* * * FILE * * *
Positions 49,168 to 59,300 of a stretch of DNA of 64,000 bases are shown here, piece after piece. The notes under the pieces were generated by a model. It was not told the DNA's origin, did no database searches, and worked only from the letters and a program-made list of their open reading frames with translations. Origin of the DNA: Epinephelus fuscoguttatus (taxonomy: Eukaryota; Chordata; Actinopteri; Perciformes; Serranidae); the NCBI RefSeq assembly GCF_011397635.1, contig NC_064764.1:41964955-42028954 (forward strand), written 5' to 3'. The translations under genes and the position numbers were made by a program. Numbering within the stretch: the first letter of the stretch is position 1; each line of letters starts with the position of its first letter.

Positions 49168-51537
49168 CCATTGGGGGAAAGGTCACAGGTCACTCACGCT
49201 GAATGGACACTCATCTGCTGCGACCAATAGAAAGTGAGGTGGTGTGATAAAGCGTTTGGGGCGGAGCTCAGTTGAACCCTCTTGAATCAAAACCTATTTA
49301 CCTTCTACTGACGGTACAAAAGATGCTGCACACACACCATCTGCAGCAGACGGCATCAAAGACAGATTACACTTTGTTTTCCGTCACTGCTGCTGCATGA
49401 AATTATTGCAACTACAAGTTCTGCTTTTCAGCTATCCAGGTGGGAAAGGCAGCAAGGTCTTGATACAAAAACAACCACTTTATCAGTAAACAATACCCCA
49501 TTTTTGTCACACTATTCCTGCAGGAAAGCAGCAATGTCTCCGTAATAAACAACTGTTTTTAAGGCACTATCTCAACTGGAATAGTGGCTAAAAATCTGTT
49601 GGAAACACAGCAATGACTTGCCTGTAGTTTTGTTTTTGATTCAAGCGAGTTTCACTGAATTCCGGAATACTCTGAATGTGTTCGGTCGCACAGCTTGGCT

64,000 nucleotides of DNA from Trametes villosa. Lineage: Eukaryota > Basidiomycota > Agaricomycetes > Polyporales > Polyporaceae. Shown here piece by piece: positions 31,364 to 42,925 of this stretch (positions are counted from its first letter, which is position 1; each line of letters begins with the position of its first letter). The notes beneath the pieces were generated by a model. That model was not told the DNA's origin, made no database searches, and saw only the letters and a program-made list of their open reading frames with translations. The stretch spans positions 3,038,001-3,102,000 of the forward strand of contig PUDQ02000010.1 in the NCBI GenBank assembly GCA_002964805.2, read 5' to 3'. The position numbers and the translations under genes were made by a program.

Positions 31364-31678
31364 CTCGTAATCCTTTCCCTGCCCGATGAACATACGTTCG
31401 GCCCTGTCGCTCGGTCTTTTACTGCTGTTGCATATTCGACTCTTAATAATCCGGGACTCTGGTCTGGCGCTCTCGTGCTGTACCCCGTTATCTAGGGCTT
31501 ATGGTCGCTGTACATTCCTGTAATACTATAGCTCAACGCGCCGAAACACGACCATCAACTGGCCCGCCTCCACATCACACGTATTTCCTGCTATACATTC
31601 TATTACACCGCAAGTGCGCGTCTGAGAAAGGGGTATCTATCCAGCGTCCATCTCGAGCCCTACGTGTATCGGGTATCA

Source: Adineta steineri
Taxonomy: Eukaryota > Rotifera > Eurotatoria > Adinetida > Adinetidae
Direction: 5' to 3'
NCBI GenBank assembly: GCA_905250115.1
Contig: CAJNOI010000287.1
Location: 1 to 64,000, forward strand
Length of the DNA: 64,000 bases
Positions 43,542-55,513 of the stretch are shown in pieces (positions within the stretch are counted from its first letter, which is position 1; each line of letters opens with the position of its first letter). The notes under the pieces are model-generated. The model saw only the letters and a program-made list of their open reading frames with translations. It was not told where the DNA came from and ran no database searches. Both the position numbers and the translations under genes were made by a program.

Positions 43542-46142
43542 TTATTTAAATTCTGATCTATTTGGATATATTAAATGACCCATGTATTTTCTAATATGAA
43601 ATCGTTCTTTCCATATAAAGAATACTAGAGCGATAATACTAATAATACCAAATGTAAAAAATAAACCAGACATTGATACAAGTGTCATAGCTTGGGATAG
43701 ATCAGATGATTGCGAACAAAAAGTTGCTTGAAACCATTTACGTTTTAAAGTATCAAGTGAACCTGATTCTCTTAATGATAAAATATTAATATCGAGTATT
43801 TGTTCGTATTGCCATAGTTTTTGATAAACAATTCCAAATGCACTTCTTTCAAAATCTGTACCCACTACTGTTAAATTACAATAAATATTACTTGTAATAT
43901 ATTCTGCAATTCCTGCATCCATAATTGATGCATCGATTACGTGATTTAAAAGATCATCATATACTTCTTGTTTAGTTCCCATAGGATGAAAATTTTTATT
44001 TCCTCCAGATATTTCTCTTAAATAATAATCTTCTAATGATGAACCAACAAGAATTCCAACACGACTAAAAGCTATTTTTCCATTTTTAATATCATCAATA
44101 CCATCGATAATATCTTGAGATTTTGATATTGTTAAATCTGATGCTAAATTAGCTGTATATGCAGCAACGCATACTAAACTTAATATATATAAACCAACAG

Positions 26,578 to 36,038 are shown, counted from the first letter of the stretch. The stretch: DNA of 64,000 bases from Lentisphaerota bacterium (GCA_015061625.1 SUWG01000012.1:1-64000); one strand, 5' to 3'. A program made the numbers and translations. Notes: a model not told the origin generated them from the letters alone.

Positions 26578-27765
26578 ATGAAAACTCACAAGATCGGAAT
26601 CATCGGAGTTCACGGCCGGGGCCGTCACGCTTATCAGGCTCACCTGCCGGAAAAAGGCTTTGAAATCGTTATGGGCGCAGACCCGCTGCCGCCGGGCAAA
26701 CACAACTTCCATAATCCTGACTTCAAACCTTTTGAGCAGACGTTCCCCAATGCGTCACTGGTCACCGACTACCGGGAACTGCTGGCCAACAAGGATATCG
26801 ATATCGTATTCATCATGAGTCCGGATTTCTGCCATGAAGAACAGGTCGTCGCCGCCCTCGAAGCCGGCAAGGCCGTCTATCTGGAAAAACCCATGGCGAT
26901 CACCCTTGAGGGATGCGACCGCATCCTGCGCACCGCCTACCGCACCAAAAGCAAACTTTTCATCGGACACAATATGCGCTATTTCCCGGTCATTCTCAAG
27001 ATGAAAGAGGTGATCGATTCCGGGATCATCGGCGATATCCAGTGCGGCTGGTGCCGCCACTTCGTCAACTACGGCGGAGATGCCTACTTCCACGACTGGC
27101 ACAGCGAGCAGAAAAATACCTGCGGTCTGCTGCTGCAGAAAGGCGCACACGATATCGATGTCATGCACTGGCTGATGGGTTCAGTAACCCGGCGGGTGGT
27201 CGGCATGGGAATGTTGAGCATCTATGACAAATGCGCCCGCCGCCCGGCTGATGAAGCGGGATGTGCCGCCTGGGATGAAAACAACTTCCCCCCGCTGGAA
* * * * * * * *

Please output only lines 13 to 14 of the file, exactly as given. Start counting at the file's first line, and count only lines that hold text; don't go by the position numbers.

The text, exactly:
31501 ATGGTCGCTGTACATTCCTGTAATACTATAGCTCAACGCGCCGAAACACGACCATCAACTGGCCCGCCTCCACATCACACGTATTTCCTGCTATACATTC
31601 TATTACACCGCAAGTGCGCGTCTGAGAAAGGGGTATCTATCCAGCGTCCATCTCGAGCCCTACGTGTATCGGGTATCA